My point is – Disney messes up children more by over-protecting them and making their stories way too much fantasy and pink and all happy endings, than it would by doing more film’s like ”The Lion King”, and if it had always done so.

    Quote Originally Posted by LilyPan View Post
    2003: Is by far my favorite Peter Pan movie. It is actually the closest movie ever made about Peter Pan to the actual book itself. Again I said closest. It shows how each character really acts and what they feel. Yes it does enhance the romance between peter and wendy but what film doesnt today? It shows that their love for one-another is rare and forbidden.
    Forbidden? Explain please, that was interesting choice of word.
    Last edited by VampireOutlaw; 07-08-2009 at 12:42 PM.
    "Never is an awfully long time."

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    Quote Originally Posted by VampireOutlaw View Post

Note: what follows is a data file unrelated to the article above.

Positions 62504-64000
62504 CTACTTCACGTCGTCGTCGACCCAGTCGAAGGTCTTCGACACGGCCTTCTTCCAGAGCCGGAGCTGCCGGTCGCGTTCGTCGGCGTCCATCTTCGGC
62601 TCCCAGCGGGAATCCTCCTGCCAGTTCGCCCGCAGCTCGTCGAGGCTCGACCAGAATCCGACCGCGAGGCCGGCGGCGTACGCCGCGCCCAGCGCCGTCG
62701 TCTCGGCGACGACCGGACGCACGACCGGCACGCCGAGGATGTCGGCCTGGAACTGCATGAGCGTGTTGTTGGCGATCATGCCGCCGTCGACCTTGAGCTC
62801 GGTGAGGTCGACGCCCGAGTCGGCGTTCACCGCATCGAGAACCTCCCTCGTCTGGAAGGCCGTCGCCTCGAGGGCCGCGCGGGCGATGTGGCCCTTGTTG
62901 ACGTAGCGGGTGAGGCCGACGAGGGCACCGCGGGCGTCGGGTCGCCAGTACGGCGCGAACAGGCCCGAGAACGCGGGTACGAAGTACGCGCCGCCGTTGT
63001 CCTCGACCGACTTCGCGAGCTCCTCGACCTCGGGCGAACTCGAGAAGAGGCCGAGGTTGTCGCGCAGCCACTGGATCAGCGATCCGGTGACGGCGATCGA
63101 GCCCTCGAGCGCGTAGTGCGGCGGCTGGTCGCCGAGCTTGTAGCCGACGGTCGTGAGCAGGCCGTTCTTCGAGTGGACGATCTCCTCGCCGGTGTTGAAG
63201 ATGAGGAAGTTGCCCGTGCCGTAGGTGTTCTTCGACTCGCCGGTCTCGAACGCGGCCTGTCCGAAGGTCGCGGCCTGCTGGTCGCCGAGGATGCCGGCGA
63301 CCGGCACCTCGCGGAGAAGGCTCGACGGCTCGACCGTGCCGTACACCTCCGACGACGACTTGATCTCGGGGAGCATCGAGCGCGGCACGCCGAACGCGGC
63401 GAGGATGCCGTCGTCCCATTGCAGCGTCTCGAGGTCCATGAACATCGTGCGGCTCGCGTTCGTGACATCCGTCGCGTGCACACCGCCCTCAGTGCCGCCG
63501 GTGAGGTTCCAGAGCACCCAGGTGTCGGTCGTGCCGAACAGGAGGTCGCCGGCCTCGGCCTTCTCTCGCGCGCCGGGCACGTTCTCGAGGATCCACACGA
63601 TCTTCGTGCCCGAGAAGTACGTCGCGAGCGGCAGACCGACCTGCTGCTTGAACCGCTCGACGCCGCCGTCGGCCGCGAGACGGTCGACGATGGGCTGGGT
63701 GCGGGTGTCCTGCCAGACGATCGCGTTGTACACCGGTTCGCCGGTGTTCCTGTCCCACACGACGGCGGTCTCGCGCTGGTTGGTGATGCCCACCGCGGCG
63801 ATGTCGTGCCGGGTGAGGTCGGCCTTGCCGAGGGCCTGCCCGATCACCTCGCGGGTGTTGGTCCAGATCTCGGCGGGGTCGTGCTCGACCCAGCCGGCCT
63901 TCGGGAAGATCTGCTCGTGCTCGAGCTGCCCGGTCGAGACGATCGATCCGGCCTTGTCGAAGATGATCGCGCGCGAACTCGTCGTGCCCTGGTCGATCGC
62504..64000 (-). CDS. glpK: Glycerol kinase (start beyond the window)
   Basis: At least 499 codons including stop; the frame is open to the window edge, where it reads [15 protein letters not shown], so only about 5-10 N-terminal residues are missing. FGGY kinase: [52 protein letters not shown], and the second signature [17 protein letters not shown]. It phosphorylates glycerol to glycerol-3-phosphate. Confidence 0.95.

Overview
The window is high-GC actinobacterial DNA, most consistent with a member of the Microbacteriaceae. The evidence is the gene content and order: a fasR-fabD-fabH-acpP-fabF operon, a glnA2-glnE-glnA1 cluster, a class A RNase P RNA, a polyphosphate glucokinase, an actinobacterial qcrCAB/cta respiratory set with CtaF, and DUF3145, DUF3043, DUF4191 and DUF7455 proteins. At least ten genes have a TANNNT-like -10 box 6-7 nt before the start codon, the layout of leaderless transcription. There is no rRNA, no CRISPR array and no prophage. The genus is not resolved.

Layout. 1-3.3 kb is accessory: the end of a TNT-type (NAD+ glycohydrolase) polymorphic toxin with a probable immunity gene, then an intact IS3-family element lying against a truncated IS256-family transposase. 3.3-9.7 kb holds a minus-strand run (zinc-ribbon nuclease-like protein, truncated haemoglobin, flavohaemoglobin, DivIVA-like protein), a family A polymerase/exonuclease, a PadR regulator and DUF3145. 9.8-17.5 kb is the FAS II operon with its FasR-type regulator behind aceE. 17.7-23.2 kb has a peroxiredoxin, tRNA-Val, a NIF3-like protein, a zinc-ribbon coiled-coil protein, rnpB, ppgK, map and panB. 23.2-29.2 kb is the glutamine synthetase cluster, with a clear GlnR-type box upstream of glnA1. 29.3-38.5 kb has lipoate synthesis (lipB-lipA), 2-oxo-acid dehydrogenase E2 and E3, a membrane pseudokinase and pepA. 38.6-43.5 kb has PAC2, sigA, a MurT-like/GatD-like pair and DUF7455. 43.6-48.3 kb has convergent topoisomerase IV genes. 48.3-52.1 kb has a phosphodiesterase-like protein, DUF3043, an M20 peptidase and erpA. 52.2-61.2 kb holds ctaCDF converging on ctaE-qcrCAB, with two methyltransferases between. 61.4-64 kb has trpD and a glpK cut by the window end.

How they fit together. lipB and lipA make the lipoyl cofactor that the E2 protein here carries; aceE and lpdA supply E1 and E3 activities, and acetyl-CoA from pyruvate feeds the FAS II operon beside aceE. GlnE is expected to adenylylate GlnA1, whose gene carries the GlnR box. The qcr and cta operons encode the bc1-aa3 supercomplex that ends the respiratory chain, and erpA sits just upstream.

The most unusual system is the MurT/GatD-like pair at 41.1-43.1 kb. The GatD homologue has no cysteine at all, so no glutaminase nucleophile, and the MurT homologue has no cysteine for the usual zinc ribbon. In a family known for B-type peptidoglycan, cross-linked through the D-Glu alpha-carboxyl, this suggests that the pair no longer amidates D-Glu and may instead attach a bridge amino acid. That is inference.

Forbidden? Explain please, that was interesting choice of word.
    Forbidden because it's like every love story (yeah, it's also a love story). The hero and the damsel have a romance that either works or never will. Peter Pan is about a boy who doesnt grow up, not the boy who never grows up and ends up happy with a girl. So its forbidden since Wendy must follow the steps of her parents and become an adult. The time era definitly shows that.

    This is hard to explain. im trying my best to explain but if you really think about it and the settings around the story, it makes sense as to why its forbidden.
    "It's all the work of the ticking crocodile, isn't it? Time is chasing after all of us..."

  6. #6